Joseph E Bird

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Amos Mallard

The Heart is a Boring Atrocity

Last year, thanks to my friend across the pond, Amos Mallard, I read Carson McCuller’s The Heart is a Lonely Hunter. Though there are some passages that may be offensive to our more enlightened sensibilities, it is nonetheless now in the top three of my all-time favorite novels. (Thanks for the recommendation, AM.) This is not a review, I just want to say that I agree with most people who consider the book a classic.

Then I came across this non-professional review (edited for a family-friendly format):

“This is one of the most atrocious books I’ve ever read. Over 300 pages of simple sentences, annoying repetitions, talentless descriptions, force-fed conclusions and moral lessons, and maudlin two-dimensional characters. It was a pain to go on after 50 pages, but I kept hoping that the characters might grow some sort of backbone and be cured of McCullers’s boring style. Beware: this does not happen. Boredom and desperation levels skyrocket after a while and the book just grows dismally pathetic. It rarely sounds plausible, and all characters seem to be a different version of just one; even the way they speak is always the same. Essentially, they are criminally deprived of personality and endowed with rage-invoking repetitious ideas.

Unfortunately that’s just the tip of the iceberg. The faults of The Heart is a Lonely Hunter lie deep and spread wide. I have rarely been so disappointed with a book.”

So, fellow artists, when considering the words of critics, remember that not everyone thinks van Gogh was a genius.  Some think Beethoven is boring. And I read another reviewer who thought To Kill a Mockingbird was “a sorry excuse for a book.”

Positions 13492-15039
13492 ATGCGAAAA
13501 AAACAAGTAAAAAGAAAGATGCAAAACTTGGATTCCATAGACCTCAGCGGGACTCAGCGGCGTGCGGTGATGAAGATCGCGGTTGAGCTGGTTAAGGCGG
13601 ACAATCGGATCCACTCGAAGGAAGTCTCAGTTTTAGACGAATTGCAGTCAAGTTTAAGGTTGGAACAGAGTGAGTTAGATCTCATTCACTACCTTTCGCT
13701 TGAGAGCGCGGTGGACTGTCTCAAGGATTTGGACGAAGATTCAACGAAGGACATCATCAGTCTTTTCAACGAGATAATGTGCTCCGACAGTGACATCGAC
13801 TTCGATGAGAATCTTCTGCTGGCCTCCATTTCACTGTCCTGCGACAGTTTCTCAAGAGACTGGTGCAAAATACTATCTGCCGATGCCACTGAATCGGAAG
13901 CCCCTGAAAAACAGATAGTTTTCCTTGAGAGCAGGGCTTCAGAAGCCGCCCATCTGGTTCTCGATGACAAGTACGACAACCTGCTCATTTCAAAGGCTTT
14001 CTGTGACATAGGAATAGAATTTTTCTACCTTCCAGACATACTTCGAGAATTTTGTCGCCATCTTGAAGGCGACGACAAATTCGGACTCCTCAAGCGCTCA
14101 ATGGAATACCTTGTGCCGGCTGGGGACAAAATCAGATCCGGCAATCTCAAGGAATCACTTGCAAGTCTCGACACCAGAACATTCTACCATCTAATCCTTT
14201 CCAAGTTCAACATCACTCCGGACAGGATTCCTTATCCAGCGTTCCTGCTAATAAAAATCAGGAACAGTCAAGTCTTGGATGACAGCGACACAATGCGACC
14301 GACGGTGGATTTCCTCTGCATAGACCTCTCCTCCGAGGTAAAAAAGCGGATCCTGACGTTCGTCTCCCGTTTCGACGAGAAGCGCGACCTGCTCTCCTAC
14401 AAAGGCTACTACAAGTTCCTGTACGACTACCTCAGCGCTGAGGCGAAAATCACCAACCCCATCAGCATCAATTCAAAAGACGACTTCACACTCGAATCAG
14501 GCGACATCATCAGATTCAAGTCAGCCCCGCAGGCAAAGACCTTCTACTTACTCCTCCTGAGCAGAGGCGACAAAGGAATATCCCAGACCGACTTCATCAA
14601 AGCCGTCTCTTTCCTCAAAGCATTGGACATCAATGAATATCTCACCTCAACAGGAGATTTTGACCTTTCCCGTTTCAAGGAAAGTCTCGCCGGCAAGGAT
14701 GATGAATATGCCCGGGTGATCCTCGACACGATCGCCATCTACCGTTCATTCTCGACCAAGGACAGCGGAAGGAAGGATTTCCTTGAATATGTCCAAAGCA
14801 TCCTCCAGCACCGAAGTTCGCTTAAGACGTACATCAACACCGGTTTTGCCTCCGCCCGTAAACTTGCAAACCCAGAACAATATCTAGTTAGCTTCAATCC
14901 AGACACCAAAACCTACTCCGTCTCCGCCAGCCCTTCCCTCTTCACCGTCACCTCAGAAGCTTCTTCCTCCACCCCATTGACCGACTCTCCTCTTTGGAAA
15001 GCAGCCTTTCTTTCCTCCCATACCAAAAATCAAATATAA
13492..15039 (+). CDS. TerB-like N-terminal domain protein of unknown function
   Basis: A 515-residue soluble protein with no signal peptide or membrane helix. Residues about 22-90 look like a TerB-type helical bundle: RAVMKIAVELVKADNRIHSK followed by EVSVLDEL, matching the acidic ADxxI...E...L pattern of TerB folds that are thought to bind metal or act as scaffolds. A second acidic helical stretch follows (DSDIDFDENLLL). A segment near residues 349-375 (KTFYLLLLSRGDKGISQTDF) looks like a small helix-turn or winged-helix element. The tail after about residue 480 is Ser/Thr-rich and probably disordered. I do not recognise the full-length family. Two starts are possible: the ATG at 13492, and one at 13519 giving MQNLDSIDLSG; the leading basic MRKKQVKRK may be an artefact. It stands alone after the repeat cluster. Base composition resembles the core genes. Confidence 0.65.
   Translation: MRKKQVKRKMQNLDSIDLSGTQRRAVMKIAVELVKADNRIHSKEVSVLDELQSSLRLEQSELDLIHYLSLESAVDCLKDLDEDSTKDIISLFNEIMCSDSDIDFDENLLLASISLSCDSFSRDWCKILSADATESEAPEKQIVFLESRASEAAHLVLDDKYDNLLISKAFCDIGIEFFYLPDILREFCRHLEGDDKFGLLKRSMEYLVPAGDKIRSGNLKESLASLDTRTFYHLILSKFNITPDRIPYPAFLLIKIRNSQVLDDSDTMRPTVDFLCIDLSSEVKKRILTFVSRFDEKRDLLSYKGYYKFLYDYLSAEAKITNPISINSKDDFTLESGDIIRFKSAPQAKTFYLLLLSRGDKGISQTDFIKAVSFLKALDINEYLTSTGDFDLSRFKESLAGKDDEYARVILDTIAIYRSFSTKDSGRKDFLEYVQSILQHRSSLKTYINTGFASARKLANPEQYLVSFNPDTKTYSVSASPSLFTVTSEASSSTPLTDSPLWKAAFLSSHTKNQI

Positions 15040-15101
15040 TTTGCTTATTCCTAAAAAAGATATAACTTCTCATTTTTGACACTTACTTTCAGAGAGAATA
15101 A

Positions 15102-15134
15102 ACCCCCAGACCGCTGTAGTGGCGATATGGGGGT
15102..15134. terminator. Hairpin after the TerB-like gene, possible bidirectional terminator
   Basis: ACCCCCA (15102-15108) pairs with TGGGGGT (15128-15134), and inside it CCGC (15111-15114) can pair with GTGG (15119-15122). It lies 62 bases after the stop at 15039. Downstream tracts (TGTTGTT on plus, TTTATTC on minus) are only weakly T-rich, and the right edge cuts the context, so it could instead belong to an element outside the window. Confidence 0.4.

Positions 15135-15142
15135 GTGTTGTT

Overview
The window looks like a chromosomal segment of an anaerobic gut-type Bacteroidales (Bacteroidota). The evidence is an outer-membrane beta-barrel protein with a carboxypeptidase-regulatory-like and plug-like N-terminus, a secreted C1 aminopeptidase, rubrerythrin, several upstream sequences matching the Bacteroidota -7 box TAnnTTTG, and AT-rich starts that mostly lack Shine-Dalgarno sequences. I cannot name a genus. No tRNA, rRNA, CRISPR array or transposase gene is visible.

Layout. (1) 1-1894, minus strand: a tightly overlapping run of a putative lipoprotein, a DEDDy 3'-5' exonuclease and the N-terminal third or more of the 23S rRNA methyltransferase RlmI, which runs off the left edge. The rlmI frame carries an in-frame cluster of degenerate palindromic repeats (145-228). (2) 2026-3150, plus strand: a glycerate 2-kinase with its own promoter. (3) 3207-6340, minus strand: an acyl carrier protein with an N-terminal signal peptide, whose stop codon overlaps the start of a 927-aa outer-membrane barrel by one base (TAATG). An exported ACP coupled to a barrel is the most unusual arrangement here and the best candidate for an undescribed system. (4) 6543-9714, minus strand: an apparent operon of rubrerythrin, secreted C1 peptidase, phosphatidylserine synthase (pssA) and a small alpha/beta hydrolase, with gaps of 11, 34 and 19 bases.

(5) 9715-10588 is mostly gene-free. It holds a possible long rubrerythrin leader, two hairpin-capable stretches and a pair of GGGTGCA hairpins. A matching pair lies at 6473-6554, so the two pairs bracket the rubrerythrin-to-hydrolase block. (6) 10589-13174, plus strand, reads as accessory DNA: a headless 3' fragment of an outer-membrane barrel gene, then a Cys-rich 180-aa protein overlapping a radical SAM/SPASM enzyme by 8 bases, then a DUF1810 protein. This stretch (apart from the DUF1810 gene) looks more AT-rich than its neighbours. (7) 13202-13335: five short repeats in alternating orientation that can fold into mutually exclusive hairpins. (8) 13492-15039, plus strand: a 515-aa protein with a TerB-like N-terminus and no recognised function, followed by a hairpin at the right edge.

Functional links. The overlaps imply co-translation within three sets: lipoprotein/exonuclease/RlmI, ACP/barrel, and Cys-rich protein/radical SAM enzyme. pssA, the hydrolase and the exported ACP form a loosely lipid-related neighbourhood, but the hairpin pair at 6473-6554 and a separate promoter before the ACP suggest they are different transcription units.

A grain of salt, my friends. Maybe more.

Real life.

From Amos Mallard. I told you he had a story to tell.


I married early. I knew it would be her because of how we were with each other, conspiratorial and effortless. She sat on my knee at a party and kissed me near an open window and there, framed by billowing curtains, we decided to be together. I don’t remember all of that time. I was happy. Rented suit, top hat and wedding gown, a week in Sicily we couldn’t afford and then married life. I wanted to be an artist but I’d stopped believing art was useful and I wasn’t much of a painter. I worked as a photographer for a time but it made me bitter because I wanted to tell stories not photograph children and weddings. She wanted me to just pick something and do it, but I couldn’t. So I walked up and down Bennetts Hill until one of the agencies took pity on me and sent me to a Health Centre; a depressing one storey building clad in pitched lumber in a deprived part of the city.

I sat at the reception desk behind reinforced glass, opening a slot to take medical notes or give vitamin drops. Mothers brought their children for vaccinations and annual check-ups, few of them spoke English. I spoke to the mothers from Burkina Faso in broken French and used the few Urdu words I’d been taught with everyone else. The children were wild and ragged, failing on every developmental test we administered. Some of them were hopeless cases with addict parents who’d arrive agitated and ferocious. We never turned them away. We didn’t know if we’d see the child again that year. The Health Visitors spent most of their time visiting homes and checking that children were being cared for properly. They brought back sad reports or disease and violence. Sometimes they’d share funny stories of what they’d seen, but mostly it was sad.